At Camp Cambria, you’ll find kids of all ages—from 8 to 17—making summer fun with activities ranging from swimming in the lake and arts and crafts to singing and dancing and making s’mores. Filled with friendship and laughter, Camp Cambria feels like the quintessential happy summer camp. That said, what makes it unique is that the campers all have been diagnosed with juvenile arthritis.
Behind their “normal” appearance is often severe and debilitating pain and mental struggles due to dealing with a disease some people falsely assume only affects the elderly. Camp Cambria is often the only time these kids are around others who are just like them. Because of this, the friendships are stronger, the time away from mom and dad is more impactful, and the learnings are lifelong lessons.
We host 300 kids each summer in Minnesota, partnering with the Arthritis Foundation and, in Ontario, with the Arthritis Society. While we are unable to host camp in-person this summer, we’ll still be doing amazing virtual activities to keep the Camp Cambria community connected and strong. To kick things off, let’s review some of our favorite Camp Cambria highlights from throughout the years. Enjoy our trip down memory lane!
Summer camps in Minnesota and Ontario revolve mainly around one attraction: the lake, of course! We are able to offer our campers so many water activities, like kayaking, canoeing, fishing, swimming, and water skiing. The joy on the faces of the kids who get up on water skis for the very first time or who feel the wind on their faces while tubing behind a boat is one of the best parts of camp.
The dense woods also provides some unique opportunities for our Camp Cambria kids. Both camp locations offer a treetop ropes course activity. Camp Courage, home to Camp Cambria Minnesota, has one of the only adaptive rope courses in the country.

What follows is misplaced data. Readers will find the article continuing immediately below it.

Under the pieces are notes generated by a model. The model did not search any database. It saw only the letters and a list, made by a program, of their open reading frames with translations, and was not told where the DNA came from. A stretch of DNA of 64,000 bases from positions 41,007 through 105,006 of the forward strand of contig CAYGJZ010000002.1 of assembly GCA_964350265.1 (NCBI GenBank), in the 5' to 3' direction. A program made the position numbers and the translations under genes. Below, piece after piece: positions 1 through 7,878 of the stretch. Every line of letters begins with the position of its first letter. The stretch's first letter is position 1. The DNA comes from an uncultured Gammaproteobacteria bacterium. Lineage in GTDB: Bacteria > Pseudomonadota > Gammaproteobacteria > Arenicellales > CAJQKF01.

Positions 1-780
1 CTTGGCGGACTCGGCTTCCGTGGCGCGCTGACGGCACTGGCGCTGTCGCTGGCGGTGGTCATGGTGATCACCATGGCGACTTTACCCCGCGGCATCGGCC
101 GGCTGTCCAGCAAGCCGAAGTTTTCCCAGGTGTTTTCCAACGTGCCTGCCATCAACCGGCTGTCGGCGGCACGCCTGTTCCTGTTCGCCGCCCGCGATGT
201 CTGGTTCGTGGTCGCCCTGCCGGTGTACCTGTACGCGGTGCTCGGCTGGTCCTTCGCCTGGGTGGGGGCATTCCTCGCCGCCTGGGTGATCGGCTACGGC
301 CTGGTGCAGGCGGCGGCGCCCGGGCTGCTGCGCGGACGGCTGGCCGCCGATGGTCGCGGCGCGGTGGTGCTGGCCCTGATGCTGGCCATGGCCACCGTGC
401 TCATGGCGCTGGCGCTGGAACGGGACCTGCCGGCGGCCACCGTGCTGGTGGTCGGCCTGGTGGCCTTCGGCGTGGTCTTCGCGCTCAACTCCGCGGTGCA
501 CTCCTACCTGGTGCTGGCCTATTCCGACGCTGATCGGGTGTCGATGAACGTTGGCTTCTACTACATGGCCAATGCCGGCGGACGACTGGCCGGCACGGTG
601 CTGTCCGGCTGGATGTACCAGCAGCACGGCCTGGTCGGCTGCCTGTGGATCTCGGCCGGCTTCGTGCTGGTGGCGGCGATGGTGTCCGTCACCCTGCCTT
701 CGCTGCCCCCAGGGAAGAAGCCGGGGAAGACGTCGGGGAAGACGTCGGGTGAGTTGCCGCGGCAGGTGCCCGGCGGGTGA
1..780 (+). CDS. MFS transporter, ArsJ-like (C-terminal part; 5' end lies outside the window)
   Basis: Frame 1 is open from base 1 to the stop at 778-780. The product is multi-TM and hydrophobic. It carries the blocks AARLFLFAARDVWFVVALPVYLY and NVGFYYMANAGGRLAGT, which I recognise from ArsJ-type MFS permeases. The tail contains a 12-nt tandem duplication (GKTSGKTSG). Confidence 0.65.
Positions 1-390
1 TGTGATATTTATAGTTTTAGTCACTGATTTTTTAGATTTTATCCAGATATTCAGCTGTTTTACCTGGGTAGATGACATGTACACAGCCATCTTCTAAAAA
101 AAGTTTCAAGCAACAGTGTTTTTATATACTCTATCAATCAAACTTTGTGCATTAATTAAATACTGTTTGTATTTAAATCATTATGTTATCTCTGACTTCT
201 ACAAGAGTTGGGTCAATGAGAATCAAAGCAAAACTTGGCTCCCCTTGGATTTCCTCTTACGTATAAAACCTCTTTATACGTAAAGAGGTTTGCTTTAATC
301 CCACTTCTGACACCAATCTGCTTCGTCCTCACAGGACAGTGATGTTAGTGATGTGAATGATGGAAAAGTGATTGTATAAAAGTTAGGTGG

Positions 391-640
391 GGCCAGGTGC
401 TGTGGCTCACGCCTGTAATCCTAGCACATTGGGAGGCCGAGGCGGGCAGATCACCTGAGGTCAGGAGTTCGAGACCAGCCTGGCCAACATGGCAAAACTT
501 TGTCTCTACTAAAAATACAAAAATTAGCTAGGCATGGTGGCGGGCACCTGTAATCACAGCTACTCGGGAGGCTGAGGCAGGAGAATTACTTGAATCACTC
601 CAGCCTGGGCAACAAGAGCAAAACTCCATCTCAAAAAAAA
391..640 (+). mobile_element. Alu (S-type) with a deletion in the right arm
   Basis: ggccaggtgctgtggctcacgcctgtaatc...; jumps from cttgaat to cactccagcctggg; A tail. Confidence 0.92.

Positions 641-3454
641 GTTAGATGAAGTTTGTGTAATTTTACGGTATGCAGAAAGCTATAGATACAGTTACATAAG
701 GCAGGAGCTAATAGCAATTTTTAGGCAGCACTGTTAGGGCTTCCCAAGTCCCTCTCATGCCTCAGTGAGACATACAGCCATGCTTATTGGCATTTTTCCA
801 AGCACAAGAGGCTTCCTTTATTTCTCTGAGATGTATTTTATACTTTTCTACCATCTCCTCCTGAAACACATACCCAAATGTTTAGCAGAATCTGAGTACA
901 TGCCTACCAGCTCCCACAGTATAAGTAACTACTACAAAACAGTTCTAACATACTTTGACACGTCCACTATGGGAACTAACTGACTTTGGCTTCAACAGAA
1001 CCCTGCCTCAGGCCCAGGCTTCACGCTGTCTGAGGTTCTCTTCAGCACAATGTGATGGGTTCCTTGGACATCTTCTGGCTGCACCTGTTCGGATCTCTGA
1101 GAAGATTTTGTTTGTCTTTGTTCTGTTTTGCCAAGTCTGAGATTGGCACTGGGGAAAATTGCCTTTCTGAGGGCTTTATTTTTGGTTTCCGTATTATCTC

Even kids who are using wheelchairs to accommodate pain from their arthritis are able to participate and get the adrenaline rush that comes with walking in the treetops. The woods also brings an element of peace and is a great place to go for walks or to meditate as the kids wind down from their busy camp days.
Camp Cambria has earned the attention of many people throughout the country who want to contribute to camp and support kids with juvenile arthritis, and we’ve been lucky to have many of them visit camp throughout the years. The kids have heard from Paralympic snowboarder Amy Purdy, practiced yoga with actress Mariel Hemingway, cooked with Food Network chef Robert Irvine, built bird houses with HGTV star Scott McGillivray, hosted the Toronto Blue Jays in Ontario, played horse and Gaga ball with the entire University of Minnesota women’s basketball team, and played sports with a variety of guests, including Everson Griffen from the Minnesota Vikings and the Minnesota Twins’ Justin Morneau and Corey Koskie.
While fun and friendships are what kids strive for at camp, Camp Cambria also makes mental health support a priority. The ability to talk to other kids with arthritis—without worrying about their disease holding them back or how they’re going to explain their pain to a friend—can be more valuable than anything a doctor can provide in an office setting.
Camp Cambria Minnesota has what’s called the “seeds program,” which is run by experienced staff and social workers who get the kids thinking and talking openly about their disease, sharing struggles and frustrations, and understanding coping mechanisms. For many, expressing their worries through words or through art is very therapeutic.
Pranks & Fun
It wouldn’t be summer camp without friendly cabin vs. cabin games and pranks! Some of the older campers in Ontario had an all-out prank war with boys vs. girls! A group found a canoe stuck in their rafters after returning from dinner, while another brought in a bunch of rocks from the woods and lined the other cabin’s floor with them (they first washed them off in the shower, so at least they were clean!).